CONTRIBUTORS

From a small-business owner: Why Maine shouldn’t let corporations hide profits offshore

MBA student Adam Bates (from left), Dean of the Business School Ivan Manev and Professor of Finance Robert Strong show the Bloomberg terminal in a computer lab at University of Maine Orono in November.
MBA student Adam Bates (from left), Dean of the Business School Ivan Manev and Professor of Finance Robert Strong show the Bloomberg terminal in a computer lab at University of Maine Orono in November.
Posted March 31, 2014, at 10:13 a.m.

New legislation is being introduced to the Legislature by Rep. Adam Goode, D-Bangor. LD 1120, An Act To Improve Maine’s Tax Laws, would amend the law to reduce the use of so-called offshore tax havens, which cut revenue to the state. The bill has made it to the taxation committee but has ended in a divided report. There is the possibility it may go to the floor for a vote soon.

As it stands currently, multinational corporations can take advantage of a tax loophole called “water’s edge election,” which, in simple terms, allows the corporation to apportion out its tax burden by allocating or “shifting” its profits to a location with a lesser tax rate.

Let’s say Corporation XYZ, which incorporated in Maine, has offices in 10 different countries and is conducting business there accordingly. Corporation XYZ has made a majority of its profit here in the state of Maine. When it comes time to file taxes, the corporation would show that it “shifted” its profits gained in Maine to one of its offices in a country that provides little or no taxes, thereby lessening the tax burden to the corporation.

I own a small business, and I pay income taxes. As a business person, I understand wanting to maximize my profits, by looking for things that are affecting the bottom line. I am not an international corporation, but I have made international sales. I would love to be able to show that I made profits in a place that I didn’t have to pay income tax, but I would be lying.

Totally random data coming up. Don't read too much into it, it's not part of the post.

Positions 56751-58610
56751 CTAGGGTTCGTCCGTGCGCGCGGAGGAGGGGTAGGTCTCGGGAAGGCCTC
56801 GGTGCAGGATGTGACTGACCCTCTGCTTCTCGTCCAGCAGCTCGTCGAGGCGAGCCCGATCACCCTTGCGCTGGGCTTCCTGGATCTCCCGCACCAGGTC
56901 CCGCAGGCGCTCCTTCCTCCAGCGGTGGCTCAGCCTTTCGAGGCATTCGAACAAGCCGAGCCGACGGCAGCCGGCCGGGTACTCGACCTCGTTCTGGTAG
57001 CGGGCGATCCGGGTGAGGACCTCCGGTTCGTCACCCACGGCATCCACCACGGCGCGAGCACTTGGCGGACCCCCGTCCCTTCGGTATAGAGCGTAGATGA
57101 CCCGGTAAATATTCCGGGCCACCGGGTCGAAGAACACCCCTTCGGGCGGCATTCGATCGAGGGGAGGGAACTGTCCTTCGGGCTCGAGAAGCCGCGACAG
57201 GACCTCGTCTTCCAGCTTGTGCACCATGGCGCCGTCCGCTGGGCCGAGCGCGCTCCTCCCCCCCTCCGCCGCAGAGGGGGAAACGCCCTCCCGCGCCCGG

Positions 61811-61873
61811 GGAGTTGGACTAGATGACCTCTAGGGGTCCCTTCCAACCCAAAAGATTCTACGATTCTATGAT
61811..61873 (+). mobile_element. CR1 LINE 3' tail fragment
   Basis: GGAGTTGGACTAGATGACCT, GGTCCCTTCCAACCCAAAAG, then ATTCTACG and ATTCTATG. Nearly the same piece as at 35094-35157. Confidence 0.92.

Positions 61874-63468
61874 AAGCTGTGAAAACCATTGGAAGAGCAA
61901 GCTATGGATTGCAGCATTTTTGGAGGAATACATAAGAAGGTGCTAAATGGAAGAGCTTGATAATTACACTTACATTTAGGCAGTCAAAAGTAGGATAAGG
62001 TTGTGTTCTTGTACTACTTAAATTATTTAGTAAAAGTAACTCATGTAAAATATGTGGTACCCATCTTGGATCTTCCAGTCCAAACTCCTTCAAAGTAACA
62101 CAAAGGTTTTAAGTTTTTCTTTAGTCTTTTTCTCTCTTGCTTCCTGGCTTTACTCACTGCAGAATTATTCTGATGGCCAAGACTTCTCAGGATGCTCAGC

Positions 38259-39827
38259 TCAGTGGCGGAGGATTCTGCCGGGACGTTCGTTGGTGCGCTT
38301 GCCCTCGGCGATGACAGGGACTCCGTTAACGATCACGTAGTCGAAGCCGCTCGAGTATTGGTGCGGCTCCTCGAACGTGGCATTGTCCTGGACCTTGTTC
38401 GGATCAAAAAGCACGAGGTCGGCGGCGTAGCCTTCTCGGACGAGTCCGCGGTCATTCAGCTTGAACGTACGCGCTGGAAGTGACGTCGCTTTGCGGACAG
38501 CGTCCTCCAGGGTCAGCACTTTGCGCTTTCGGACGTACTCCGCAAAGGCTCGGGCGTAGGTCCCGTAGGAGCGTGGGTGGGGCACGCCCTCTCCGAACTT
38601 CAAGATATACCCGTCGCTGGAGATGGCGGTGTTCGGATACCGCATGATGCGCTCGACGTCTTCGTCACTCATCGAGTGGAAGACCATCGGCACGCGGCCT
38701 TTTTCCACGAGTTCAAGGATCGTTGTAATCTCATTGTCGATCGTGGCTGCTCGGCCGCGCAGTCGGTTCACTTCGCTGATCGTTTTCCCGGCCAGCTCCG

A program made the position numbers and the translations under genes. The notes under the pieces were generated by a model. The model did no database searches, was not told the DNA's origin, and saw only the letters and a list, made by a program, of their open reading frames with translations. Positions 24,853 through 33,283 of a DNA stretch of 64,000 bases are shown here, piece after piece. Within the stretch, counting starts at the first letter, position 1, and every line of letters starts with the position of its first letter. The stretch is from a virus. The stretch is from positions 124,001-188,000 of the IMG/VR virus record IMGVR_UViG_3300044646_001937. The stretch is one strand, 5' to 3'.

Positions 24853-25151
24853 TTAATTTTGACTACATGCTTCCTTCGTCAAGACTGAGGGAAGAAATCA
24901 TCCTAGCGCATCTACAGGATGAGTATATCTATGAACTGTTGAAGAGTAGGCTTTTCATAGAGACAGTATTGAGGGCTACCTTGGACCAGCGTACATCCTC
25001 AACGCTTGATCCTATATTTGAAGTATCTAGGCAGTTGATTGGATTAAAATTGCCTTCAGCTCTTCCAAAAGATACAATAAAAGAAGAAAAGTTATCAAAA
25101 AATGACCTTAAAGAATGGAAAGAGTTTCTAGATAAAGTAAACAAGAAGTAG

I live in Maine. My business is in Maine. Therefore, I pay my taxes in Maine. That is fair. If you are conducting business and netting a profit in this state, you should pay taxes in this state. LD 1120 is intended to do just that.

However, one potential concern with this bill is whether it will provide the anticipated $5 million to $7 million in revenue. Or will it lead to corporations leaving Maine for other states with a less stringent tax code?

This may not be a big concern, according to reports. Montana reported an increase in business and filings in the state in the years after its implementation. Oregon is estimated to gain just over $18 million this year.

It appears fears that closing the tax loophole are overblown. Maine should claim what rightfully belongs to the state by altering the existing code to better define tax havens and close the proverbial door to the unabated looting of our state treasury. The additional revenues gained from this restructuring and redefining would help offset the need currently seen in our state budget.

Whether or not we restructure or alter our tax code, our state government needs to take a look at all successful business and learn something. We must “live within our means,” which would be done by balancing the budget and sticking to it. If I continually ran a deficit like our federal government, I would eventually end up bankrupt or in jail. Now that is not fair. But in the eyes of fairness, we should level the playing field so that larger multinational corporations pay their fair share, as smaller corporations and businesses do.

My plea for all Mainers is to become more knowledgeable about the legislative process and get involved. In regards to bill LD 1120, perhaps by contacting your legislator we can get this bill noticed and up for a vote, so it can be discussed and talked about. Increasing the state’s revenue stream could mean the difference between programs being saved or cut.

Charles E. Scott II is a small-business owner. He has received his bachelor of social work from the University of Maine in Orono and is currently in the master of social work program.

 

SEE COMMENTS →

ADVERTISEMENT | Grow your business
ADVERTISEMENT | Grow your business

Similar Articles

More in Opinion